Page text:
snip.....As know well, the simple tick box idea is nonsense and of course none of the three licenses is free. And the idea that singing in a pub without the entertainment licence is illegal and makes the premises unsafe is dangerous and completely unacceptable, when TV sport crowds are exempt..........

Hamish Birchall interview transcript.............

HB: Yeah, but this is a none-in-a-bar rule, and contrary to what the
minister claimed, of course, there is an exemption in the schedule - it's Paragraph 8 - for the provision of broadcast entertainment. And this Bill applies to any place, it's not just pubs.
[New PARA]
We've welcomed the (proposal?) and we accept that on the point of application, later on this year, if the Bill is enacted, it will be no additional cost in applying for permission we know the way local authorities operate, they've already said to us that they'd like to stipulate the maximum number of musicians, where in the premises, when they're to perform, and making - treating all live music in that special way when you've created an exemption for a pub to be crammed with people watching a big match just seems disproportionate to us............


Fact: The tick box just triggers exactly the same process as the current PEL. Despite Howells keep making reference to one licence. There are two (including the personal licence), required to provide alcohol, and the optional entertainment licence, for which a one off fee and annual inspection charge are payable for premises not proving alcohol. For those providing alcohol, the one-off fee and the annual inspection charge are payable, even if the premises does not wish to provide entertainment.

Accepting that there is no additional cost for a pub applying to provide entertainment, is not the same as accepting that they is no overall cost increase. You don't need to tax moving, if you increase the tax on just standing still. Hamish did of course go on the explain that the disincentives for pubs wishing to provide entertainment were not just the level of the fee.

If under the Bill there was no cost to provide entertainment, why are the places that don't wish to serve alcohol complaining about paying for? And Kim Howells accepting that for the Church of England alone, it is a lot of money and NOW, trying to ensure that they don't have to pay it? Possibly the tax on just standing still will have to be increased to cover the shortfall? Or perhaps now, a tax on moving?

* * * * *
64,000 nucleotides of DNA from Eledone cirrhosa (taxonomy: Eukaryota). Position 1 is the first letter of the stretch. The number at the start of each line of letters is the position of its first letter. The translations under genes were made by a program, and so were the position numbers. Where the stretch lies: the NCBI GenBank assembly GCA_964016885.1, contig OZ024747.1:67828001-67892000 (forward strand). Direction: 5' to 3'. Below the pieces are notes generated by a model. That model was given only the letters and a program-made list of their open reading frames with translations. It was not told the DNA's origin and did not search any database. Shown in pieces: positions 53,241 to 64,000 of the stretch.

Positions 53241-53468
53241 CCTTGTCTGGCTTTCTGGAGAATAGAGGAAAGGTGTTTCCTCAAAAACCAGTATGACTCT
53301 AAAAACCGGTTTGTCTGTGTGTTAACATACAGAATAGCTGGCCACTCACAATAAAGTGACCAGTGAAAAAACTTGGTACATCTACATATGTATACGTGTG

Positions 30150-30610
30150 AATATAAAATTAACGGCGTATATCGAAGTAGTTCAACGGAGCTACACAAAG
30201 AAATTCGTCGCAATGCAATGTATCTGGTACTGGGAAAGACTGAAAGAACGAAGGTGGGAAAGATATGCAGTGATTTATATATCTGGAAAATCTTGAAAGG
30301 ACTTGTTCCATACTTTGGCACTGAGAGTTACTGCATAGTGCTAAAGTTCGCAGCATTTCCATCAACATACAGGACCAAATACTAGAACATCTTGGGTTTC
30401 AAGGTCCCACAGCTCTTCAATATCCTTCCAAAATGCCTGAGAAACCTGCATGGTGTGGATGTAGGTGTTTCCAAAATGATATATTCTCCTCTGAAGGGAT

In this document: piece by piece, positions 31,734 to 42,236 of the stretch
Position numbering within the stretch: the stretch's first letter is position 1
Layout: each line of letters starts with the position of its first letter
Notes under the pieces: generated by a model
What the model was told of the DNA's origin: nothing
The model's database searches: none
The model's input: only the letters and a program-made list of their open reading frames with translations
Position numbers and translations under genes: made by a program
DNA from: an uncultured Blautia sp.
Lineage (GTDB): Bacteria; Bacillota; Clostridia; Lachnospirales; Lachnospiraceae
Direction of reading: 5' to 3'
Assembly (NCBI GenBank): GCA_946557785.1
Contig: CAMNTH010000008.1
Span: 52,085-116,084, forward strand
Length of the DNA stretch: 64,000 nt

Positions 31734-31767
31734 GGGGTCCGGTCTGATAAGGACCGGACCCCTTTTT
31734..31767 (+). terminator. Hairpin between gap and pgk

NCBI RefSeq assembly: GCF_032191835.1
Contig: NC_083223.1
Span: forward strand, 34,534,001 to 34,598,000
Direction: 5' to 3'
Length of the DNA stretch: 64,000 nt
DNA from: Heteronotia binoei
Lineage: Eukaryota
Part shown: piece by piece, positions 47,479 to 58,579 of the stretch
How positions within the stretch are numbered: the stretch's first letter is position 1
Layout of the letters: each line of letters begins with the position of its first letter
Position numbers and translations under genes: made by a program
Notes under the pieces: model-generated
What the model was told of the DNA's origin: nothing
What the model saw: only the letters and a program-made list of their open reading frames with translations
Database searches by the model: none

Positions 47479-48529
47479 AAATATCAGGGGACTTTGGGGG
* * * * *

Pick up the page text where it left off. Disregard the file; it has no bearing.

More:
We do indeed know the way local authorities operate and the LGA have said those things and Hamish's Council, Camden have already said that the fees are too low and will lobby to get them set locally.

The truth they say is stranger than fiction.


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Subject: RE: PELs: Exemptions?
From: clansfolk
Date: 02 Feb 03 - 08:06 AM

Fleetwood Friendly demo 30.01.2003 BBC Pre show transmission

I'm sure we basically agree!

Pete


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Subject: RE: PELs: Exemptions?
From: clansfolk
Date: 02 Feb 03 - 08:15 AM

Re above real audio clip - it was highly edited by the BBC to fit a 3 min pre run up slot to the show that went out from 4.05pm - my audio links to the petition and fax your MP were left out likewise information on who set-up the petition (Graham actually came along during the day but had to leave prior to the live show when he along with everyone else who attended would have had an oppertunity to speak on air) also included on the day was an excellent interview with Alan Belldirector of The Fylde Folk Festival and an interview with the local licensing officer I will add these to the above link when I obtain copies...

Pete


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Subject: RE: PELs: Exemptions?
From: The Shambles
Date: 02 Feb 03 - 08:22 AM

I'm sure that we do agree, especially about the safe capacity on public places, whatever activity. It is such basic common sense and would do away with all of the public safety concerns, and leave the only concern to music making to be one of noise. So why is it not part of the Bill?

Portsmouth Evening News 30 January 2003-
On the day England sent Denmark packing in their second-round World Cup tie police were called to 24 football related incidents. Within hours of the June 15 win a brawl spilled out of the White Hart pub and a series of disturbances broke out across Havant and Waterlooville - despite a voluntary two hour pub closure.
The violence came eight days after 50 fans fought in North Street outside the Five Bells following England's win over Argentina.


Perhaps the above could be passed on to our MPs, in the light of the extract from the following Common's exchange?

1. Siobhain McDonagh (Mitcham and Morden): If she will make a statement on her policy towards the licensing of televising of sport in public houses under the terms of the proposed Alcohol and Entertainment Licensing Bill. [68956]

The Minister for Tourism, Film and Broadcasting (Dr. Kim Howells): As is the case with existing legislation, the proposed Alcohol and Entertainment Licensing Bill will not include the licensing of the televising of sport in public houses in its definition of public entertainment. A publican, of course, already requires and will continue to require a normal domestic television licence.